Walking With Jesus

“After this many of his disciples turned back and no longer walked with him.” John 6:66

The Bible says that “Enoch walked with God”, it says Noah and Levi did too. That phrase, “walked with God”, has intrigued me for a long time. As far as I know those are the only  individuals that scripture singles out as having “walked with God”. Many “walked before” Him, “walked in” His ways,  but only those three “walked with” Him. It implies, at least to me, a certain intimacy between them.

It’s the same in our relationships with others. Walking with someone is an intimate thing. Young couples walking hand in hand, in quiet conversation, oblivious to everything and everyone else around them. Older couples in the park, still holding hands, but now each quietly comfortable in knowing, and being known to the other. Little boys following along after their Fathers, watching and then imitating every move. Or tragedy striking, and someone you love facing hard times. You can’t do much, just be there and “walk with” them.

Jesus starts his earthly ministry asking John and Andrew, “What are you looking for?” They respond, “Where are you staying?”  “Come and see.” he says, “Walk with me”. Later the call is the same to the others, “Come and follow me” and they do. Many others do, as well, over the next few months and years. Each with their own expectations, hopes and agendas.

Then a “hard saying” from Jesus, “Truly, truly I say to you, unless you eat the flesh of the Son of Man and drink his blood, you have no life in you.” Most of those who were following him couldn’t accept it. And so, “After this many of his disciples turned back and no longer walked with him.”

Hard. In the Greek (skelos) the word means harsh, stern, rough. Literally “dried up and rough to the touch”. From it we get our word skeleton.

Interesting, Jesus speaks of flesh and blood, food and drink, Life. All they can hear is dried up bones, death.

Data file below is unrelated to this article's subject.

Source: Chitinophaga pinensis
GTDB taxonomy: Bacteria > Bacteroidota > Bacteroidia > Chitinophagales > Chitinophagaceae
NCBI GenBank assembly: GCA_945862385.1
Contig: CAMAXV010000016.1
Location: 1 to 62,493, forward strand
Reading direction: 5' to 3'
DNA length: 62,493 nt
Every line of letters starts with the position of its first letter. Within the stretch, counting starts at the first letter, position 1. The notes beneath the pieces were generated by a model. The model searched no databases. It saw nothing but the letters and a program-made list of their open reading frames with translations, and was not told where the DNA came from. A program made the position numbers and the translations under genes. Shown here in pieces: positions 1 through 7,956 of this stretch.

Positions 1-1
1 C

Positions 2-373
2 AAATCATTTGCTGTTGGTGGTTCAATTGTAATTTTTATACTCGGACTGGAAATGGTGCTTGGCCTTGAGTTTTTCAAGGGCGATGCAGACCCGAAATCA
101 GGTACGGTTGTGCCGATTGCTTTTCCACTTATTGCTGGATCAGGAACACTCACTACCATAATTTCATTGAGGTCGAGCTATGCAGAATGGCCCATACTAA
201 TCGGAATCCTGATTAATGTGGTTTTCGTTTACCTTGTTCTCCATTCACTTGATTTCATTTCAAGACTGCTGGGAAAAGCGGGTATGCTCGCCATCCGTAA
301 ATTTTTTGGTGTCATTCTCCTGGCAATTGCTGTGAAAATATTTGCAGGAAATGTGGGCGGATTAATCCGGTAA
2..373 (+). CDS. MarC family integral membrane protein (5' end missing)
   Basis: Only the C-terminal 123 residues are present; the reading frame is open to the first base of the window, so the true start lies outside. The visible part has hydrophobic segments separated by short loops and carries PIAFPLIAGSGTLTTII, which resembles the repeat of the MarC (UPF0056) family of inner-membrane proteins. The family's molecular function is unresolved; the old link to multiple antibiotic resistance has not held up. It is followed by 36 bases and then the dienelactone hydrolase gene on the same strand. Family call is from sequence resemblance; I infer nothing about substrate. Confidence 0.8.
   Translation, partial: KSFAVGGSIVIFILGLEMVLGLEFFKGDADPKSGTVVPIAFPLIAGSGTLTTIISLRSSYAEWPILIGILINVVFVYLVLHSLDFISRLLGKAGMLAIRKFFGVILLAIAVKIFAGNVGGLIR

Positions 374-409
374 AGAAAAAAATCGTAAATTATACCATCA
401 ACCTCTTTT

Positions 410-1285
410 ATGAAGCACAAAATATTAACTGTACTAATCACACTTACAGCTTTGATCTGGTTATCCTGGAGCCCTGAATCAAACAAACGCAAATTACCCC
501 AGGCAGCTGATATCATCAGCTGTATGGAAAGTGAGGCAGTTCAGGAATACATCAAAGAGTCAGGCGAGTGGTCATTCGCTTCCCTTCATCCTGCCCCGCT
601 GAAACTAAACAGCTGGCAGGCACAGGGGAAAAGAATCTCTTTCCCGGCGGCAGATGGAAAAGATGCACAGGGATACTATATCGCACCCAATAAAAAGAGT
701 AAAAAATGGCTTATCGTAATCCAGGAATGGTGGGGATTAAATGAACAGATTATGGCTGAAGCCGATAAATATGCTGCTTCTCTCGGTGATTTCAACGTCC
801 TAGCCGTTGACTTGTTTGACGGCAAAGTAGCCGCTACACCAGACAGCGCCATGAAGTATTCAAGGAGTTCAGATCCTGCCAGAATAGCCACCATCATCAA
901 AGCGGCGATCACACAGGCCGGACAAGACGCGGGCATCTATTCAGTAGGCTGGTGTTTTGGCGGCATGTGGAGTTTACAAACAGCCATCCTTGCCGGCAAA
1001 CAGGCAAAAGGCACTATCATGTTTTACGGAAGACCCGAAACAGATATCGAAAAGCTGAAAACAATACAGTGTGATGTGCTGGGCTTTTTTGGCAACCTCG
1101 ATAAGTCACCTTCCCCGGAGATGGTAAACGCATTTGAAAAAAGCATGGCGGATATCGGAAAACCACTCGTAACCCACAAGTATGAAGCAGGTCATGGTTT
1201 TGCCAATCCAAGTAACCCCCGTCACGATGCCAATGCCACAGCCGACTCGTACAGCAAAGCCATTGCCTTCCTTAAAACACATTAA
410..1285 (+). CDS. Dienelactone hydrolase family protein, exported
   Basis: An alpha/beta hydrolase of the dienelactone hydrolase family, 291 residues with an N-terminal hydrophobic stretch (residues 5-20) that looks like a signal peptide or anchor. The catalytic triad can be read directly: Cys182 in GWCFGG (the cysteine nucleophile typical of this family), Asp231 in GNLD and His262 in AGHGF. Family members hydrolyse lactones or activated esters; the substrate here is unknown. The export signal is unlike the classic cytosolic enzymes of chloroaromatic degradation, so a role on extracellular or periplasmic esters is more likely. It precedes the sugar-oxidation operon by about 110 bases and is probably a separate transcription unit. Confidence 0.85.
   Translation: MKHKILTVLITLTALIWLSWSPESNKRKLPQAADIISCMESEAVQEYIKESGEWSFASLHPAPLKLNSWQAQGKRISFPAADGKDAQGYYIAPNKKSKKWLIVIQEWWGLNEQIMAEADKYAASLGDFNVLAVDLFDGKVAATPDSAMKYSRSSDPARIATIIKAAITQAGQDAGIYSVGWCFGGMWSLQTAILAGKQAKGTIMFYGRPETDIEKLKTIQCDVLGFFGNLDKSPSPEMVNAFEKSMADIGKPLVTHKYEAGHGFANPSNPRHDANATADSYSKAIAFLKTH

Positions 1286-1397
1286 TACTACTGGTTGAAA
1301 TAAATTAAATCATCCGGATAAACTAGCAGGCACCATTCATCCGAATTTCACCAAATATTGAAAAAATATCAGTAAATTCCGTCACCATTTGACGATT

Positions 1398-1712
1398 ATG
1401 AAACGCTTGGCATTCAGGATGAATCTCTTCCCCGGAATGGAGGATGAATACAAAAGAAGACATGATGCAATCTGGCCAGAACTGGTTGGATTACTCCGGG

Skelos, “dried up bones”,  reminds me of Ezekiel.

Ezekiel was brought in the Spirit to a valley full of “very dry” bones. God asked him, “Son of man, can these bones live?” His answer is a model of wisdom and humility, “Oh Lord, you know”. He doesn’t say “I don’t know”. He puts the focus, not on himself and what he does or doesn’t know, but on God and what He knows.

God then shows him what He knows.

What seems to be death comes to life, and flesh grows on dry bones, and “breath” (Spirit) fills those new creations.

“Son of man, these bones are the whole house of Israel. Behold they say, ‘Our bones are dried up, and our hope is lost; we are clean cut off.’….Thus says the Lord God: I will open your graves, and raise you from your graves, O my people….. And I will put my Spirit (breath) within you, and you shall live…. Then you will know that I am the Lord; I have spoken, and I shall do it, declares the Lord.”

Jesus, after almost all of his disciples had turned back, turns to the Twelve and asks them, “Do you want to go away as well?” Peter, in the wisdom of Ezekiel, answers, “Lord, to whom shall we go? You have the words of eternal life, and we have believed and come to know that you are the Holy One of God.”

“Come to know”, it’s a phrase that means, “We’ve walked with you long enough to know.” 

Have we walked with Him long enough to know that what He asks of us, even though it looks and sounds like death, is really Life?

What “hard” thing is he saying to us now?

Do we turn back and no longer walk with Him, or turn to Him and say, “Where else can I go? You have the words of eternal life, and I have believed and come to know that you are the Holy One of God.”


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